Those bad things in the charts

meets the blues/pop/rock/soul/metal/anything nine piece from South London who insist they’re not the next Scissor Sisters and explain why U2’s The Edge is a whore

Are you bored? Stuck in a dead end job? Want to see the world? These questions may be presented to you if you were considering a career in her Majesty’s armed forces, but answering yes to these questions in Croydon gets you an entry-level position in the latest band to join British music revolution. With five main vocalists, three guitarists and a drummer, I can confidently say that with nine members counted for, all vacancies have been filled. Do Me Bad Things have just arrived in London from the bright lights of Aldershot on their UK tour to promote the release of their debut album Yes!

I take a moment to consider what events may transpire when surrounded by nine musicians of various shapes and sizes before entering the Mean Fiddler where they had been rehearsing for tonight’s gig, sitting myself down near a Pac Man counsel in the corner. Hearing a band live in an empty venue is a new experience; I was expecting them to plough through it half-heartedly yet front woman Chantal Brown sang with unreserved passion and Tom Shotton on drums doesn’t miss a beat on his kit.

The music stops and Pac Man annoyingly dominates the atmosphere again. The tour manager James appears, thankfully with only one member of the nine piece, ‘Hurricane Tommy’, the band’s drummer. He is introduced with a firm handshake as Tom Shotton. To my annoyance we take a sit next to the dreaded Pac Man video game where Tom informs me he’s just been doing his laundry. I smile and nod politely sitting in my lenor fresh clothes eager to begin the interview.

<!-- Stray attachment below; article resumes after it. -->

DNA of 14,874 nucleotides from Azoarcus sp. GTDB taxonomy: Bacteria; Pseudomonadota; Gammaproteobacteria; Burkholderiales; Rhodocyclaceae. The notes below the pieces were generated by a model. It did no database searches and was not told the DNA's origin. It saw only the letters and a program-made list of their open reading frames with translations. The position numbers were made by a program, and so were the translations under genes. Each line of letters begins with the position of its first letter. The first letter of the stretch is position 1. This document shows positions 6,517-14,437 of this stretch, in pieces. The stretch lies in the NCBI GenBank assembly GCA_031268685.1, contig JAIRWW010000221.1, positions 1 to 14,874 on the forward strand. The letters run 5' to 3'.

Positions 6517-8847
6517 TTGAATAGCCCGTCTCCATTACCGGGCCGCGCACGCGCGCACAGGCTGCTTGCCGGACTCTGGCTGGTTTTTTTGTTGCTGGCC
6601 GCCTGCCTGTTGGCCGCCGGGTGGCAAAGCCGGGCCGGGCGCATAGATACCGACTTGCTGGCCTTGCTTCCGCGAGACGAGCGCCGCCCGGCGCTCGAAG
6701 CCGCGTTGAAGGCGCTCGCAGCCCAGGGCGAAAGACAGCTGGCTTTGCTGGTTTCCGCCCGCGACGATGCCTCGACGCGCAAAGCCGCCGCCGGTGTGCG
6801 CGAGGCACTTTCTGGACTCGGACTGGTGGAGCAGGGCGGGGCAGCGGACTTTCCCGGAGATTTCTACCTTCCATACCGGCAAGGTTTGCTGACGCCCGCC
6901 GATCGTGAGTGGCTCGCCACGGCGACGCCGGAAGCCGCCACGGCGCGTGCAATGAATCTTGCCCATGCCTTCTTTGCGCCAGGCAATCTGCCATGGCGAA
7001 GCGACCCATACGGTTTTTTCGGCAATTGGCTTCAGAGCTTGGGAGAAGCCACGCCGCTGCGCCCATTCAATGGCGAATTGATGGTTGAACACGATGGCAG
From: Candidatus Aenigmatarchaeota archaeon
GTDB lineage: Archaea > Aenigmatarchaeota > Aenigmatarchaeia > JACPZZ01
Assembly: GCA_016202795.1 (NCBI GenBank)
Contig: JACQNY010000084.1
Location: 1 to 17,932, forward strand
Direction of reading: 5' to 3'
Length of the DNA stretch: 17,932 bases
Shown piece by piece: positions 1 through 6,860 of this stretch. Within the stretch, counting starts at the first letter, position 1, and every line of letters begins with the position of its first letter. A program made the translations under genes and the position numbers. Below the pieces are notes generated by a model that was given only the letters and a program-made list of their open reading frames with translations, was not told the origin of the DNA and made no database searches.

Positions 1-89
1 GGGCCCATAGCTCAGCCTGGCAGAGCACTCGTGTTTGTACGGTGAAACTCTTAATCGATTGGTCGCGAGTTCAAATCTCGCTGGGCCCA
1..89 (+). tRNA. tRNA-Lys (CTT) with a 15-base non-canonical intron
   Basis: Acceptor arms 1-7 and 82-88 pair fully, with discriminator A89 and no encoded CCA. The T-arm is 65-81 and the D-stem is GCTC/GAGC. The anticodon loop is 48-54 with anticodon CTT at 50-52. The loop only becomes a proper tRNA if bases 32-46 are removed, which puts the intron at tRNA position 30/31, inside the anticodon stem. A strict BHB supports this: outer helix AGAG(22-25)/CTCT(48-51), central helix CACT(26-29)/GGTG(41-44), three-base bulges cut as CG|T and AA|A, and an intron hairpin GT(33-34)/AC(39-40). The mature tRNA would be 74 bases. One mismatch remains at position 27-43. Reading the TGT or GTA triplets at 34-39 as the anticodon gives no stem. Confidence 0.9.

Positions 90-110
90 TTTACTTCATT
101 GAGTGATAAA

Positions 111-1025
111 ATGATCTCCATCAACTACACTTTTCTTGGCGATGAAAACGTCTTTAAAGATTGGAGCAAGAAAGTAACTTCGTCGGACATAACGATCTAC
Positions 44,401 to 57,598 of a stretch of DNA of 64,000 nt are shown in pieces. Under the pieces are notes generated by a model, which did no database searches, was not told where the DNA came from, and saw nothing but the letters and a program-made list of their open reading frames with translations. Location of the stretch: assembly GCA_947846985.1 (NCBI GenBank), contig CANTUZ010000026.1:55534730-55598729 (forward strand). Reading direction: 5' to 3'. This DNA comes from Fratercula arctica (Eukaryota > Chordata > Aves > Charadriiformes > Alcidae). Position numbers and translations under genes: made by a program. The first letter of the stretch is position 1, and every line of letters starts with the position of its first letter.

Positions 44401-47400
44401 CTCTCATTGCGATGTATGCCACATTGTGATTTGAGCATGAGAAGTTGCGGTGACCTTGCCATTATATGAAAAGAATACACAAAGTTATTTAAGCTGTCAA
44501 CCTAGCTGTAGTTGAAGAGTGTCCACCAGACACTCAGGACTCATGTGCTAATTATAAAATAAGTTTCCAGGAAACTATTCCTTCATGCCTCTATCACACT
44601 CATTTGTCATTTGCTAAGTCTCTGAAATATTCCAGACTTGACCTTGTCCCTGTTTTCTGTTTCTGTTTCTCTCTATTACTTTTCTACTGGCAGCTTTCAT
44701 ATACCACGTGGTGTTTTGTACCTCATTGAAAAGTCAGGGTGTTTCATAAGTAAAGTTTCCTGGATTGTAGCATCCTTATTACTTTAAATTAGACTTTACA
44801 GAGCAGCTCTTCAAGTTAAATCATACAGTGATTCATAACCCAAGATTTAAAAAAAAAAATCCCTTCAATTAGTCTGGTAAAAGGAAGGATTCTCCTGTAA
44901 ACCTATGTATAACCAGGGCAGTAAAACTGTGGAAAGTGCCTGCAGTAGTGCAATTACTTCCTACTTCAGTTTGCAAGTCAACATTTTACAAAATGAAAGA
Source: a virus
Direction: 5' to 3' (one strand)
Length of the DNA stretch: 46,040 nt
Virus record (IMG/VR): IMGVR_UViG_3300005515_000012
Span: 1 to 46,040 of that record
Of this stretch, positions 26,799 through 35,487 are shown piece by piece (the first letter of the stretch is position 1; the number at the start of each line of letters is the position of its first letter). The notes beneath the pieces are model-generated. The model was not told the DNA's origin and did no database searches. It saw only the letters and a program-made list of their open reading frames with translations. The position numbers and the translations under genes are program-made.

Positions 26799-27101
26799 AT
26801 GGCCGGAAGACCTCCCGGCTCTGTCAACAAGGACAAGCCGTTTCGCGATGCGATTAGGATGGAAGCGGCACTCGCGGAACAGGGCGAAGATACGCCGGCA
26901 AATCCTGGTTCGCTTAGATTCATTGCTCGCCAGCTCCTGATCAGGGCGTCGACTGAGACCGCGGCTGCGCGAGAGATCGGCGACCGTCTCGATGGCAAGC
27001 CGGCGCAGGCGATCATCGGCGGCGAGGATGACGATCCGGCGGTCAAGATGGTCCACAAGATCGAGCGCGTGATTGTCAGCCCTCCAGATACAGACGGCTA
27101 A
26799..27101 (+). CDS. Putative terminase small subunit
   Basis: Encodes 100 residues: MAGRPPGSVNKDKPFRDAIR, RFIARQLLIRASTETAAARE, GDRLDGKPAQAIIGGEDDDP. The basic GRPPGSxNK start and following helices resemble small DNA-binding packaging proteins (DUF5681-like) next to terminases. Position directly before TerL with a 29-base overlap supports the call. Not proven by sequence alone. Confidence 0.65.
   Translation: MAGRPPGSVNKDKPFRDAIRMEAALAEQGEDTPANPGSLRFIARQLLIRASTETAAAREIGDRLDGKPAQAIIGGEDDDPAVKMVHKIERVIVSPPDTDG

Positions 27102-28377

“Do Me Bad Things came about from this Greek fella [sic]” muses Tom. “This guy was shocked with what these teenage girls about town had written on their tops”. I contribute a puzzled look as Tom takes a drag on his cigarette; “you know, slogans such as ‘no one knows I’m a lesbian’. He couldn’t understand why this girl had one saying ‘do me bad things’ and it just stuck.” On first glance this band may be considered a novelty act with their nine members, excessive make up and striking band name. Nonetheless Tom tries to reassure me they’re not by declaring “ninety-five per cent of the people you meet are idiots, therefore ninety-five per cent of public opinion is wrong.” Pausing for breath, “It’s not like we thought about portraying a novelty angle, that’s something the critics have picked up on.” Be that as it may, listening to the album it sounds like the Scissor Sisters doing The Darkness i.e. overtly homosexual cock rock, with heavy sounding guitars and riffs that wouldn’t sound out of place on a rock album paired with melodies in tribute to The Beach Boys. It shouldn’t work but it’s strangely enticing. With the forthcoming releases from Coldplay and Oasis this year, you wouldn’t imagine Do Me Bad